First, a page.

Contemplating the ways in which we reflect upon ourselves and others, the works on view oscillate in tone from moments of gentle privacy to voyeuristic intrusions, each addressing the power of observation through realms of their own making. The exhibition features a presentation of work by Jonathan Lyndon Chase, Ivy Haldeman, Celia Hempton, Tala Madani, Paul McCarthy, B. Ingrid Olson, Paul Mpagi Sepuya, Emily Mae Smith, Mira Schor, and Kohei Yoshiyuki, who are connected through an interest in probing the uneasy relationship between making and viewing images, often exploring timely themes of identity, sexuality, and fantasy.
‘Personal Private Public’ opens with a self-portrait by Paul McCarthy. A classic example of his early conceptual photographs, ‘Veil’ (1970) shows the artist standing in front of a mirror, cloaked in a piece of fabric. The veil at once obscures the subject and camera, clouding the photograph to create a ghostly image. The self-portrait navigates the private and public space within an image, and the reliability of the camera’s lens. McCarthy’s early photographs consider the containing structure of a room, and, simultaneously, the containing structure of a photograph.
B. Ingrid Olson’s work brings together photographic collage and performance. She takes photographs picturing her own body using mirrors and other studio objects to create sculptural compositions, which are emphasized in the layered printing and framing process of the completed work. Olson is interested in the optical hierarchy of proximate vision, the shift between a central focal point and the blurring of the peripheral. Within the confines of her studio, she records her body as it shifts and relates to its surroundings, creating highly personal and complex images.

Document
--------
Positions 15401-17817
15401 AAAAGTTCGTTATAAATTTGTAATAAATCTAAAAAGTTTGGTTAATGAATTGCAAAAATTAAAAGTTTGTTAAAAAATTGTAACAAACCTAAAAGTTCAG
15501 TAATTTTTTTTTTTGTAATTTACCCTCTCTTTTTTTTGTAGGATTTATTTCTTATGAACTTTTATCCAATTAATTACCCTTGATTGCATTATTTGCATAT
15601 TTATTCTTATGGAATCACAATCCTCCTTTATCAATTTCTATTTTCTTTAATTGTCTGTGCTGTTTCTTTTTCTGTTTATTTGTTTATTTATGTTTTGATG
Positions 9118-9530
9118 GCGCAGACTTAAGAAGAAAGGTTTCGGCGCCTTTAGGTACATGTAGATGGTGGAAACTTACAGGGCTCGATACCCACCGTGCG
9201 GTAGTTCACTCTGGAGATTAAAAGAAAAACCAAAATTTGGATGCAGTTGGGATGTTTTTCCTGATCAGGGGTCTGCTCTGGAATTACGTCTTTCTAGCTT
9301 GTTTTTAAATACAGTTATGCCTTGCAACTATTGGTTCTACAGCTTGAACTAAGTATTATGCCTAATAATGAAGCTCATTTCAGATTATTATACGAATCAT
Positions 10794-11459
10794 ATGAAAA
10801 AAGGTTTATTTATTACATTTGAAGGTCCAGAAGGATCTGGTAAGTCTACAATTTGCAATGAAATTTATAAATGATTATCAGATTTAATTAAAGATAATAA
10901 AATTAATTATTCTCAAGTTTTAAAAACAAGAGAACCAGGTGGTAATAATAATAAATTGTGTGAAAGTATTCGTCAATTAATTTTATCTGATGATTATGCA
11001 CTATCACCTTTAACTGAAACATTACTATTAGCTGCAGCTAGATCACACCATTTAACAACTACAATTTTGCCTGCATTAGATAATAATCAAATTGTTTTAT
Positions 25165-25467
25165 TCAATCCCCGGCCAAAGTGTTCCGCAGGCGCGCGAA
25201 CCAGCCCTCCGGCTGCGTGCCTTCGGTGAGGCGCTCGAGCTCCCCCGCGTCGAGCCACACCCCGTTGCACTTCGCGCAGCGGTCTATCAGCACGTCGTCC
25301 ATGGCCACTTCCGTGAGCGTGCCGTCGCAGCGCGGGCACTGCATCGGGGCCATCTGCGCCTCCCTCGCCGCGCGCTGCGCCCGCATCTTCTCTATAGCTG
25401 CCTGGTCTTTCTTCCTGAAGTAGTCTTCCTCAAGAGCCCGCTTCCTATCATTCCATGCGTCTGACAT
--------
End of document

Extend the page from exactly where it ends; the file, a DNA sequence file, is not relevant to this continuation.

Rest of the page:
Paul Mpagi Sepuya uses the intimate and private space of his studio to explore his own body along with those of friends and muses. Often including the most classical components of a portrait photograph – a studio, a backdrop, a nude – Sepuya creates unexpectedly fragmented images that typically reveal the camera and the artifice of photography. By using mirrors and rephotographing existing photographs, Sepuya creates layers of images to conceal and reveal, creating a sense of enigma and desire within the viewer.
Mira Schor’s work considers scale through multiple viewpoints addressing, and at the same time undermining, the dominant ideologies of patriarchy, and its tacit role in the grand tradition of painting. Large scale paintings such as ‘Strange Fruit’ (1988) on display are examples of Schor’s interest in landscape painting and its commonalities with the human form. Interweaving phallic imagery, ears, and condoms with tree bark and other natural elements traditionally found in landscapes, Schor contemplates how the body is implicated in a greater narrative, beyond our physical bodies.
Kohei Yoshiyuki is a Japanese photographer who came to prominence in 1979 with his series, The Park. Using infrared film and flash, he covertly photographed people engaging in public sexual activities at night in Japan’s Shinjuku, Yoyogi, and Aoyama Parks. In addition to those having sex, onlookers sometimes squat nearby, watching these intimate moments. The resulting images explore the relationship between eroticism and voyeurism, and perhaps just as importantly, the distinction between looking and photographing.